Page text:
I Love Dick review: ‘I haven’t read a book in 10 years. I’m post-idea’

In Jill Soloway's new show, a sexually-spent couple devise an erotic game over their desire for Dick, an unreconstructed cowboy-artist-academic, who claims to be "post-idea". Are they all post-clue?

Kevin Bacon stars in 'I Love Dick' a new show from Amazon in which a married couple's relationship is put to the test when both the husband and wife fall for the same male professor. Video: Amazon Prime Video

 

There’s something about Dick. First seen riding his stallion to the grocery store, in a sun scorched Marfa, Texas, there he is in his denims and white Stetson, a near parody of unreconstructed machismo and accomplishment. Dick is a cowboy, an artist, an academic and – perhaps proudest among his achievements – he is played by Kevin Bacon. At once rugged and boyish, Dick welcomes new residents to his desert campus – among them the frazzled New York couple, Chris (Kathryn Hahn) and Sylvere (Griffin Dunne) – proudly informing them, “I haven’t read a book in ten years. I’m post-idea.”

In I Love Dick (now streaming on Amazon Prime), a new comedy based on Chris Krause’s confessional cult novel from Jill Soloway, creator of the exquisite Transparent, it’s hard to tell whether the post-idea paradigm is Dick’s triumph or his tragedy. Is Dick also post-clue?

Either way, it makes Dick a kind of blank canvas for Chris’s erotic projections, who, as a filmmaker recently ejected from a festival, is currently without any other available screens. Her marriage to Sylvere, a preening, older Holocaust scholar (“There’s something new afoot,” he says, rather hopefully), has reached a sexual impasse, and so they decide to let Dick come between them.

Chris, whom the show regards as remarkably untalented, writes panting missives of sexual fantasy addressed to Dick: “This is about obsession,” she breathes heavily, and the words leap out in block white lettering on a blazing red background – the show’s signature. “This is about me missing you before I ever met you.”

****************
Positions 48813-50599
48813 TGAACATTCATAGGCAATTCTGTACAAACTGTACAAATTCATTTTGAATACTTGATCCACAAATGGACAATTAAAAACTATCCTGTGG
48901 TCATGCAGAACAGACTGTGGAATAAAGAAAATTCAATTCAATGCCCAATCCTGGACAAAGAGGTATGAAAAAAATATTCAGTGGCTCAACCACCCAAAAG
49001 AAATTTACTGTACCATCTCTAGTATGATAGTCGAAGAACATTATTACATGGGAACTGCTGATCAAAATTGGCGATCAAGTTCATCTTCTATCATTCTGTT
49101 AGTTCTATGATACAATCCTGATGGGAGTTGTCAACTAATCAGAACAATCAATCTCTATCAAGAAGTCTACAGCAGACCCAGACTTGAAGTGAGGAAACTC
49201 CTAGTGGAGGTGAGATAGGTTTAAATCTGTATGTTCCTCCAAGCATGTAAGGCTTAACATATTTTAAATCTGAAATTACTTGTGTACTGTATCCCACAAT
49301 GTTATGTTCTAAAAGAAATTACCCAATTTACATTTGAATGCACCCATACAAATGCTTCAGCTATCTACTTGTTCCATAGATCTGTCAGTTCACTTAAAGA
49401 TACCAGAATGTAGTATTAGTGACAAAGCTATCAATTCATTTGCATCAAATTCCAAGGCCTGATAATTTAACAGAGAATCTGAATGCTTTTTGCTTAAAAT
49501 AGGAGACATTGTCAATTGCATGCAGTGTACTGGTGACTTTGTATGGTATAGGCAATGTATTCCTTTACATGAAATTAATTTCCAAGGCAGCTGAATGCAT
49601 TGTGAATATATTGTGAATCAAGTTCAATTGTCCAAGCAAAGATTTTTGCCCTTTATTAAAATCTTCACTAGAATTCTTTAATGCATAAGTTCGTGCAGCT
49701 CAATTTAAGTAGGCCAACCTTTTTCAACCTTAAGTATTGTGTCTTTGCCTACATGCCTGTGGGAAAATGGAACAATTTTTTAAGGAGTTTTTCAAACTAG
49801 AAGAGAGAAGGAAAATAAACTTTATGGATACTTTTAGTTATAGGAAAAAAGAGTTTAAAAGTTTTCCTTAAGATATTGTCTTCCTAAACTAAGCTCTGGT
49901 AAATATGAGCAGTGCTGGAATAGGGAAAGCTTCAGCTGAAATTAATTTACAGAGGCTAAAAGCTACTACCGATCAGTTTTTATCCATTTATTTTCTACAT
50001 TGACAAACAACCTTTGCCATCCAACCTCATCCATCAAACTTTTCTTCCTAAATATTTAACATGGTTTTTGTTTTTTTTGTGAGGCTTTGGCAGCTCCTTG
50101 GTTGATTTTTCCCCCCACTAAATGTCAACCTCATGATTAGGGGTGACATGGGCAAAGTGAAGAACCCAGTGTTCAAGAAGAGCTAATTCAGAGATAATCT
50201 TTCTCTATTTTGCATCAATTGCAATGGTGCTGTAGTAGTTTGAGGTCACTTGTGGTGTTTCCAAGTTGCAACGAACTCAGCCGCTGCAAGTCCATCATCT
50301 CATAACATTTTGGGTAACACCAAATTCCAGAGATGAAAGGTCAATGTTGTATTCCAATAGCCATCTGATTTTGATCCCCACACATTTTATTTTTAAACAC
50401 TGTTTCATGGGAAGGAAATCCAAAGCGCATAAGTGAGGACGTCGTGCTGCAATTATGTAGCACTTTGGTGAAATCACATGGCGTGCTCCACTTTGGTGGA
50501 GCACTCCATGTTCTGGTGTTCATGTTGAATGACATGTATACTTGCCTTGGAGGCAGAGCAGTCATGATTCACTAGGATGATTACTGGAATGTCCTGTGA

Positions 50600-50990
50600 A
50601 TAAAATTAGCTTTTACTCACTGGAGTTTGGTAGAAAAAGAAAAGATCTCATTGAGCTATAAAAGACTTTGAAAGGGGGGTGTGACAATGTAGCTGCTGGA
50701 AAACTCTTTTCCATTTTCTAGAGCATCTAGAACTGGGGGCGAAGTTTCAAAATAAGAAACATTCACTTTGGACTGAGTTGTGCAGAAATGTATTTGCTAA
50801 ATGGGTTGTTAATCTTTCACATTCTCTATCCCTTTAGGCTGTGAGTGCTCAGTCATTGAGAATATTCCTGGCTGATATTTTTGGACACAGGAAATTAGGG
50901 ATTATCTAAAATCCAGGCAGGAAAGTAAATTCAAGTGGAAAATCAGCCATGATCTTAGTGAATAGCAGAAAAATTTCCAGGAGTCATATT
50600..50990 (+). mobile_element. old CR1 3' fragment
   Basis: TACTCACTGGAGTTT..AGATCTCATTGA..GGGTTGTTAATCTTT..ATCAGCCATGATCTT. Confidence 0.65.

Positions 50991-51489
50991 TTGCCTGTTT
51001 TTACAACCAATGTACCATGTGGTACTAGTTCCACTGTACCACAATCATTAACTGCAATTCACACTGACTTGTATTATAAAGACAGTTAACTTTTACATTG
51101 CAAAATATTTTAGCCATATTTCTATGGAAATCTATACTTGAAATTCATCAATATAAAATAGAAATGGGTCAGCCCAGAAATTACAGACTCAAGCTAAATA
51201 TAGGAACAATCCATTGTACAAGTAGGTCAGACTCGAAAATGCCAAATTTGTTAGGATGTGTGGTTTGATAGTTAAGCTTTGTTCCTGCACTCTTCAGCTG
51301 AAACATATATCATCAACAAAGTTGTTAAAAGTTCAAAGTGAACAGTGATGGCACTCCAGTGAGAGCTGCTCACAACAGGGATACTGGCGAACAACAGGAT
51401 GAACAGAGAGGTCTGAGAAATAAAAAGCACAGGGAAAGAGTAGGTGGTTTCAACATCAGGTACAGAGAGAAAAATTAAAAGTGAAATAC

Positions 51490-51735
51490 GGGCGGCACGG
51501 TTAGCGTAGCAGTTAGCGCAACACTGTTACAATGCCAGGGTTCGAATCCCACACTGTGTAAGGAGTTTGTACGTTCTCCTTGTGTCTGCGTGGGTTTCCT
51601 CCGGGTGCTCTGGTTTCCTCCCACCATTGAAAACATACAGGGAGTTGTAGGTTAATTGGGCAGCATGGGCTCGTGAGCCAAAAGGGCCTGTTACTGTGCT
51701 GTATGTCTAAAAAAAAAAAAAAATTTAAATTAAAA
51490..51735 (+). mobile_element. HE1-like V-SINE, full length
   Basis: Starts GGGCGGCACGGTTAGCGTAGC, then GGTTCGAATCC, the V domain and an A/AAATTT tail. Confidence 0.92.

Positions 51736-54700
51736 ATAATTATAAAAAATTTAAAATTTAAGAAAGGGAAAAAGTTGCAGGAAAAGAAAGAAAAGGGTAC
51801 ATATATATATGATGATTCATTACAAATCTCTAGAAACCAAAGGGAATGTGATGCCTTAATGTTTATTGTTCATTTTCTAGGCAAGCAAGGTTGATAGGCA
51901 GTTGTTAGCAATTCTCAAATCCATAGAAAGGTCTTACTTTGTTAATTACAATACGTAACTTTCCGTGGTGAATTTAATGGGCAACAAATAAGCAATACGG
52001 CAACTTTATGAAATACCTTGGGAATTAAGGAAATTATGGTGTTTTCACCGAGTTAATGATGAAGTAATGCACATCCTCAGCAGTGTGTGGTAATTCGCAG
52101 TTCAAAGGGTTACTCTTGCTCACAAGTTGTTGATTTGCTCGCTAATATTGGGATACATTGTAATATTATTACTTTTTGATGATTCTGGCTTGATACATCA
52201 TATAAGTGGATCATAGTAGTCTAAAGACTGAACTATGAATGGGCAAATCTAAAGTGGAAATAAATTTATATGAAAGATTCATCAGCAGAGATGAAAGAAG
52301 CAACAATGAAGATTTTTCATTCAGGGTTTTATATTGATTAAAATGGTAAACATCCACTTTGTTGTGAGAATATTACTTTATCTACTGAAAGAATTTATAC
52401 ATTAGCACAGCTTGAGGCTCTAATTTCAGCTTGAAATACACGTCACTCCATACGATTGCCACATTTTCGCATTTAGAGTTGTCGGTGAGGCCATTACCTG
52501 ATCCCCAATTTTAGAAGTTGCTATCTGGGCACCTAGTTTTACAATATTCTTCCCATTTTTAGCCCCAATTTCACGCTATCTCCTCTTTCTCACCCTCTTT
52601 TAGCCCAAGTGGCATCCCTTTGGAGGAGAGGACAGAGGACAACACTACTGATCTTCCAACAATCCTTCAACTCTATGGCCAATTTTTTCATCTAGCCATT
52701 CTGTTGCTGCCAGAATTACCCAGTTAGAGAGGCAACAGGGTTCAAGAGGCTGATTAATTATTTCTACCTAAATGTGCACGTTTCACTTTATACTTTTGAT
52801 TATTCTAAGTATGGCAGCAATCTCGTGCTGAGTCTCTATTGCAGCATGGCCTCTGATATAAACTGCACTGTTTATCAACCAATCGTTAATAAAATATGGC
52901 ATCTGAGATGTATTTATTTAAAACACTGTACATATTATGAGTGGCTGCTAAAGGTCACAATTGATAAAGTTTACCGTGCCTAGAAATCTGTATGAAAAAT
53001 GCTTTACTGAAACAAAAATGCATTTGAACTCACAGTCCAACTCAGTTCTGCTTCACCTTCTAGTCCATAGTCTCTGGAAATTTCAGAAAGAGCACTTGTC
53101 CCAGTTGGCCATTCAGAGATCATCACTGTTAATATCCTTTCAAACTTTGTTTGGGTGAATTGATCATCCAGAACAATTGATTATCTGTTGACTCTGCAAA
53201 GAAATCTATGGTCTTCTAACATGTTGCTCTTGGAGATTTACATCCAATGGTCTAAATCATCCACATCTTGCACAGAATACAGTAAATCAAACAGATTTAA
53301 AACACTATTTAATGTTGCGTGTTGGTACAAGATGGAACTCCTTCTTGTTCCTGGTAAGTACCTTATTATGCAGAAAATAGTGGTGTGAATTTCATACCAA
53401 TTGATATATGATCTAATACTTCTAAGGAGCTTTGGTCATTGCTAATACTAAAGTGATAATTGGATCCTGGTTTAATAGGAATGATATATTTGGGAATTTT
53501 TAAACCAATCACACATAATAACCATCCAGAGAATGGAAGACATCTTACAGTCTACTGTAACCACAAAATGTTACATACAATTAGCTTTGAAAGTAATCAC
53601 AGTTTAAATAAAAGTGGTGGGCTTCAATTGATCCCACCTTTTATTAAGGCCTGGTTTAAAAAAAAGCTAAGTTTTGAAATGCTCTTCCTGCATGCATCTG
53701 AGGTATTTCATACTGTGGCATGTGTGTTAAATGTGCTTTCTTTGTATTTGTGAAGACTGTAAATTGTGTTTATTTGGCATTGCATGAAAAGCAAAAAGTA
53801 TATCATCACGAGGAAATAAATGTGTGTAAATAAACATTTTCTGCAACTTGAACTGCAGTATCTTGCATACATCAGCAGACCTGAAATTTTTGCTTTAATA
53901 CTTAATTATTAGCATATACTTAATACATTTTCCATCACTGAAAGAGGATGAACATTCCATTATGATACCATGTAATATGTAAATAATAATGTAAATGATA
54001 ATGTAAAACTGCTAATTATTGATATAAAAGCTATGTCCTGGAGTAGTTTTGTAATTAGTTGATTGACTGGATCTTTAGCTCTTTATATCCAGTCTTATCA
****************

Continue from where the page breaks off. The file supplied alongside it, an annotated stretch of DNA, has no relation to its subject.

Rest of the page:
Hanging from a clothesline in their bedroom, like an installation of epistolary desire (or post-office, if you will), the letters bring back amperage to the couple’s love life. Then Chris, whose agitated fantasies are really more goal-oriented, goes ahead and sends them.

Soloway is no stranger to the politics of gender and desire, but I Love Dick is a little too arch for its own good. Taking pot shots at pretentious academics is easy enough, but meaner ones aimed at female film artists (much mystifying found footage is included), while Chris’s obsessions are played less as a feminist liberation of sexual want, and more for mortifying laughs.

Dick, moreover, is precisely that: insulting and disparaging, disinterested and self-involved. In one thing, though, Chris is on top, and a later episode in which four female characters narrate their own take on Dick, asserts that sly creative power. In their thoughts of Dick, lubriciously or aggressively articulated, the women unleash vivid internal lives, while Bacon’s Dick, all slick surface, is hollow and impenetrable. Other than that, however, the show has not much else to offer. Or, as the Dicks of the world might put it, it quickly becomes post-idea.

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